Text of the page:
CHAGRIN, FRANCIS (1905–1972), French composer. Born in Bucharest into a wealthy family, Chagrin studied engineering in accordance with his father's wishes, but subsequently left home to study composition in Paris with Paul *Dukas and Nadia Boulanger. Before World War ii he moved to London, where he settled, and continued his studies with Matyás *Seiber (1944–46). He joined the French section of the bbc Overseas Service in 1941, for which he was made an Officer of the Academie Française. He founded the Society for the Promotion of New Music (spnm) in 1943, thus giving many young composers their first hearing. His works include two symphonies (he was at work on the third at the time of his death); Prelude and Fugue, and suites, for orchestra; a piano concerto; over 100 songs; piano pieces; and incidental music to Shaw's Heartbreak House and Gozzi's ii Ré Cervo.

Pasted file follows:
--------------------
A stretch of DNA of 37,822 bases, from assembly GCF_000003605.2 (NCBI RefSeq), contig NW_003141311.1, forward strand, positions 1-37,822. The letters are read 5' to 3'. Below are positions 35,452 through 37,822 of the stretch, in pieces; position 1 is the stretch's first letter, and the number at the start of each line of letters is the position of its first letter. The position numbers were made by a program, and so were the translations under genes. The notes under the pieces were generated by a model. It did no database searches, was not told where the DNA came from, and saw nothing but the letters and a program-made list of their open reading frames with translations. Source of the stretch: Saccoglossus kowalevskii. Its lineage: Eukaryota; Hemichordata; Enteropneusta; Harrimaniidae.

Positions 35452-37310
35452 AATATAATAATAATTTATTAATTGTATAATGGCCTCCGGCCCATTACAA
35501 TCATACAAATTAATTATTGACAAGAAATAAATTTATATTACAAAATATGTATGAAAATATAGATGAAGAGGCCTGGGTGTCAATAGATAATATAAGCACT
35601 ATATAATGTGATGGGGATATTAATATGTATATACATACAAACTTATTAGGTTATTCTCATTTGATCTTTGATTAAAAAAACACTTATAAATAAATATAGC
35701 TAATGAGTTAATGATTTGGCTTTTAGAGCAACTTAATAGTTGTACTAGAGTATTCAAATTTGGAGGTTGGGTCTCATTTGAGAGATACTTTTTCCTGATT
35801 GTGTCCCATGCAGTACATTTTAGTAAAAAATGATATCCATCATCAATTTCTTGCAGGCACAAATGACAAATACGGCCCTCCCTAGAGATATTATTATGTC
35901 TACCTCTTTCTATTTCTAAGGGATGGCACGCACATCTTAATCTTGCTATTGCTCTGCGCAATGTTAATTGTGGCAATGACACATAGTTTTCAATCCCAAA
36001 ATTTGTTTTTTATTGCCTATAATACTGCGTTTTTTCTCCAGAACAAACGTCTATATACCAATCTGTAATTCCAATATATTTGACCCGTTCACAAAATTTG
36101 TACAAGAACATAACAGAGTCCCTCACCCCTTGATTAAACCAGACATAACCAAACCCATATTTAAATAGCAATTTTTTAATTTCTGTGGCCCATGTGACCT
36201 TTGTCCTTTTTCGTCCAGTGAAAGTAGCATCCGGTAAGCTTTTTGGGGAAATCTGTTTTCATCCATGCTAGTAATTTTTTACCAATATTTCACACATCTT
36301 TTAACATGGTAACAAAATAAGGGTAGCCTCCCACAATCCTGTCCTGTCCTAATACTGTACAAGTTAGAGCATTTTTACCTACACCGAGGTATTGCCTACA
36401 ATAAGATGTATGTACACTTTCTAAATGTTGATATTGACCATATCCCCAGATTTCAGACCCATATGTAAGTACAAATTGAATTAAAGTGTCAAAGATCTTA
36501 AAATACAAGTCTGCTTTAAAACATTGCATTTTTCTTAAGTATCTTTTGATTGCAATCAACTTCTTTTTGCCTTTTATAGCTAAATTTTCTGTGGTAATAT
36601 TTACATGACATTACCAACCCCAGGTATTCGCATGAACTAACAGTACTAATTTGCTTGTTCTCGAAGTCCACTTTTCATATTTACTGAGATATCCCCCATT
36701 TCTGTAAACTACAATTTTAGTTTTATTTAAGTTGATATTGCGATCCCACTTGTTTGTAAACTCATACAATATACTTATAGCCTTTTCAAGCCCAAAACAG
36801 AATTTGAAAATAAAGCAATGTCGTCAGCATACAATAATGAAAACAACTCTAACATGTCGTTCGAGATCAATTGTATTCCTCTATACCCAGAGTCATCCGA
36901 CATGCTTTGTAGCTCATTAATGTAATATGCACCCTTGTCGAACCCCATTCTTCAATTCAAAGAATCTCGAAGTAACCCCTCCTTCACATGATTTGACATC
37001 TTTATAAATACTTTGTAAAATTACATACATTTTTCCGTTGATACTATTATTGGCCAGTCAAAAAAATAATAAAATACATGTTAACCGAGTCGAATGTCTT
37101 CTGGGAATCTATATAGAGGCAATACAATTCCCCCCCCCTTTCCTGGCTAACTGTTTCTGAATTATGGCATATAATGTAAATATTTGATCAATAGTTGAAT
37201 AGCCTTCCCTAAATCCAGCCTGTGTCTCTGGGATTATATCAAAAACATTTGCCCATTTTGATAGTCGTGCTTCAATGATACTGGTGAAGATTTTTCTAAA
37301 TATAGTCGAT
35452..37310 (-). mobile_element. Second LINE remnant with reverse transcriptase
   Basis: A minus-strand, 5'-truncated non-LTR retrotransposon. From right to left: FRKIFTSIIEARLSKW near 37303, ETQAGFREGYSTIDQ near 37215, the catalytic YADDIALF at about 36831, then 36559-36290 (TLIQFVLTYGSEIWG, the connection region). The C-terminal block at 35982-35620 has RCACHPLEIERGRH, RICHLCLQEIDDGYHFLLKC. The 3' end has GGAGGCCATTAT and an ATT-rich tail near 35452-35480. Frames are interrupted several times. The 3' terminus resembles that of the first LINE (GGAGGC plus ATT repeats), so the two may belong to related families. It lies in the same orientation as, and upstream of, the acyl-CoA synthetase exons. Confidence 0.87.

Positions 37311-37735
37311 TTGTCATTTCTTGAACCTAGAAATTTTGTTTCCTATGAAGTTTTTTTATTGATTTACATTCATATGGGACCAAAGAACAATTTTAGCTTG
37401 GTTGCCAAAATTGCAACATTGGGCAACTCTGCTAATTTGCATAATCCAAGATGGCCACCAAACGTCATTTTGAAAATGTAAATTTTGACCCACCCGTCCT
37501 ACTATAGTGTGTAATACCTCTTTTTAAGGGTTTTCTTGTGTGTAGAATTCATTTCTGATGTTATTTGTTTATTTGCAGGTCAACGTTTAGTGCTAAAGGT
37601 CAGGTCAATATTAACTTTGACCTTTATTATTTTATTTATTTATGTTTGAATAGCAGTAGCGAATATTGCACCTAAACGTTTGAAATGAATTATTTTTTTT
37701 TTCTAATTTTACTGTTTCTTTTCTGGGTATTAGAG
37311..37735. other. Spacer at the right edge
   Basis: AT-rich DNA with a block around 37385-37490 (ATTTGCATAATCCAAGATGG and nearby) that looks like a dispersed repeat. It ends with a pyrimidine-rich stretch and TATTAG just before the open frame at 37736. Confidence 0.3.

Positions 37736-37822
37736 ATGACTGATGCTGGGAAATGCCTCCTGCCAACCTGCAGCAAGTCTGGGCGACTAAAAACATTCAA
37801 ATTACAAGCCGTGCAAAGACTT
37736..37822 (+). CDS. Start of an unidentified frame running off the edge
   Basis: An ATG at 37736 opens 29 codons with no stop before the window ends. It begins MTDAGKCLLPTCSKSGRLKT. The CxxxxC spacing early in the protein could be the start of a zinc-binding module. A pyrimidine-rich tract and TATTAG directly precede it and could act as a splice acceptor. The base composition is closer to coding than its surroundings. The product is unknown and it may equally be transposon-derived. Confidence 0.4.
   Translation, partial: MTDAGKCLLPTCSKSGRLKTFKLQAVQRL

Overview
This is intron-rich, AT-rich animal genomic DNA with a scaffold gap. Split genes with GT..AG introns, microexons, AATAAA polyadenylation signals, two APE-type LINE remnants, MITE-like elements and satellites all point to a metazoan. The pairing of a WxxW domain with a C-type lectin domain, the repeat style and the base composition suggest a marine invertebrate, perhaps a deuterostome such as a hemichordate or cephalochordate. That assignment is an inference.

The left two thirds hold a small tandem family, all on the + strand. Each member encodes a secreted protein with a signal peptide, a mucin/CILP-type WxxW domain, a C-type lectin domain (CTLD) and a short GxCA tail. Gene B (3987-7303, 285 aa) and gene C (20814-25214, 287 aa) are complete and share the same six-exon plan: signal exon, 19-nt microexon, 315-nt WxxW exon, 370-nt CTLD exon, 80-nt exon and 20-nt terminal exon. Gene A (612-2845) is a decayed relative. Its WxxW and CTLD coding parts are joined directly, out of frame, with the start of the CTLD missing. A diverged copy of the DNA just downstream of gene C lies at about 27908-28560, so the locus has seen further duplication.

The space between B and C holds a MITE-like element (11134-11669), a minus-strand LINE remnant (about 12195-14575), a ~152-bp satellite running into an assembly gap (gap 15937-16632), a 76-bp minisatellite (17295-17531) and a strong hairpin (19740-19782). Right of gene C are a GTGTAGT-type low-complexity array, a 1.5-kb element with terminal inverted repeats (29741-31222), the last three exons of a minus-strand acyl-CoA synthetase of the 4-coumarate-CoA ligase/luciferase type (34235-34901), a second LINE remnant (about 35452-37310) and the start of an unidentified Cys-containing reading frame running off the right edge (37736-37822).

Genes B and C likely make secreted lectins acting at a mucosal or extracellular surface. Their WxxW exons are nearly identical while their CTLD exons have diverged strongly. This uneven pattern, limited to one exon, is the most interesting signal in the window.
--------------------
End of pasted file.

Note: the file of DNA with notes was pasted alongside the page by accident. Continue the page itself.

[Max Loppert (2nd ed.)]
"Chagrin, Francis." Encyclopaedia Judaica. . Encyclopedia.com. (February 16, 2019). https://www.encyclopedia.com/religion/encyclopedias-almanacs-transcripts-and-maps/chagrin-francis
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